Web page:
Revisiting Dhvani in the Context of the Aesthetics of Experience in Film


  • Anuradha Chandra Indian Institute of Technology, Bombay, India


aesthetics, dhvani, experience, film, Hinduism, phenomenology


In India, film and religion have always been very closely aligned. Early cinema in India was focused on stories from Indian mythology specially stories with religious significance — for example, the life of Krishna, Sri Pundalik, and Raja Harish Chandra. In more recent years, the concept of darshana with its religious connotations has been related to the place that cinema occupies in the national conscience with reference to the role of the “gaze” in Indian cinema; temples dedicated to super stars in the country are a case in point.

In this article I will address a more implicit relationship between religion and film, through the study of a 2008 film in Hindi, Khargosh. The film at first simply seems to be a coming-of-age story. But on further exploration it comes through as exploring an image of transcendence in immanence, a central idea in monistic Kashmir Saivism.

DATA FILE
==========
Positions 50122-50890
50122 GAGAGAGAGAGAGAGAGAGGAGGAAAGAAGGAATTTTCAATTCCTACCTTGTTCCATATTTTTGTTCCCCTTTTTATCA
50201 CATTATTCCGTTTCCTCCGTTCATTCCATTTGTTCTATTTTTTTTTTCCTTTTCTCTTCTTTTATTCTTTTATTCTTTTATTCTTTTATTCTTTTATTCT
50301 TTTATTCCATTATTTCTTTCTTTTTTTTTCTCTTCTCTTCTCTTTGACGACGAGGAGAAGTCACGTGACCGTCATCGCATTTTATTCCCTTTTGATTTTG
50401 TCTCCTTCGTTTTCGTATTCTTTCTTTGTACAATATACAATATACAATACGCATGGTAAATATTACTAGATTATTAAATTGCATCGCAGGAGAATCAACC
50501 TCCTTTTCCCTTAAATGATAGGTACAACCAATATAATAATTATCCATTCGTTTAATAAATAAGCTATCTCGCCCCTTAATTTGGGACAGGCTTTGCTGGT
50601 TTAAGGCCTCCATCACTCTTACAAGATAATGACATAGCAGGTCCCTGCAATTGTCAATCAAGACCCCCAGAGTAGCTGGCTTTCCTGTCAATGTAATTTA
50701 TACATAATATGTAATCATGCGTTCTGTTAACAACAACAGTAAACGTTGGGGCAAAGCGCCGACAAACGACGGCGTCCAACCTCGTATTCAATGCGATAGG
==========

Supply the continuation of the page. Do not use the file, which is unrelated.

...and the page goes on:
Anandavardhana, an important acharya of monistic Kasmir Saivism lived in the second half of the 9th century. He proposed the concept of dhvani vada, the philosophy of aesthetic suggestion. Dhvani is a key idea in Indian aesthetics. Abhinavgupta, a century later, added important elements to the theory of Dhvani, through his ideas of camatkara (rapture) and alaukika (other-worldly). This article will locate the idea of dhvani viz-a-viz phenomenological approaches to studying films. A close study of the film Khargosh will show how it creates meaning through an “aesthetics of experience” versus an “aesthetics of representation”.

The film explores ideas of faith, loneliness and rapture or camatkara, an experience of transcendence. I argue that the key idea of Khargosh is located in the idea of transcendence in immanence, an approach to spirituality through being in the world more fully rather than through a forsaking of it. The film Khargosh, through both its form and content, works to embody the concept of dhvani as an aesthetic form of the philosophy of Kasmir Saivism. The article will conclude with the proposition that the concept of dhvani can be useful in studying films at large; specially films that share a similar mode of address or cinematic language, an “aesthetics of experience.”




How to Cite

Chandra, A. (2013). Revisiting Dhvani in the Context of the Aesthetics of Experience in Film. Cinema: Journal of Philosophy and the Moving Image, (4), 44–61. Retrieved from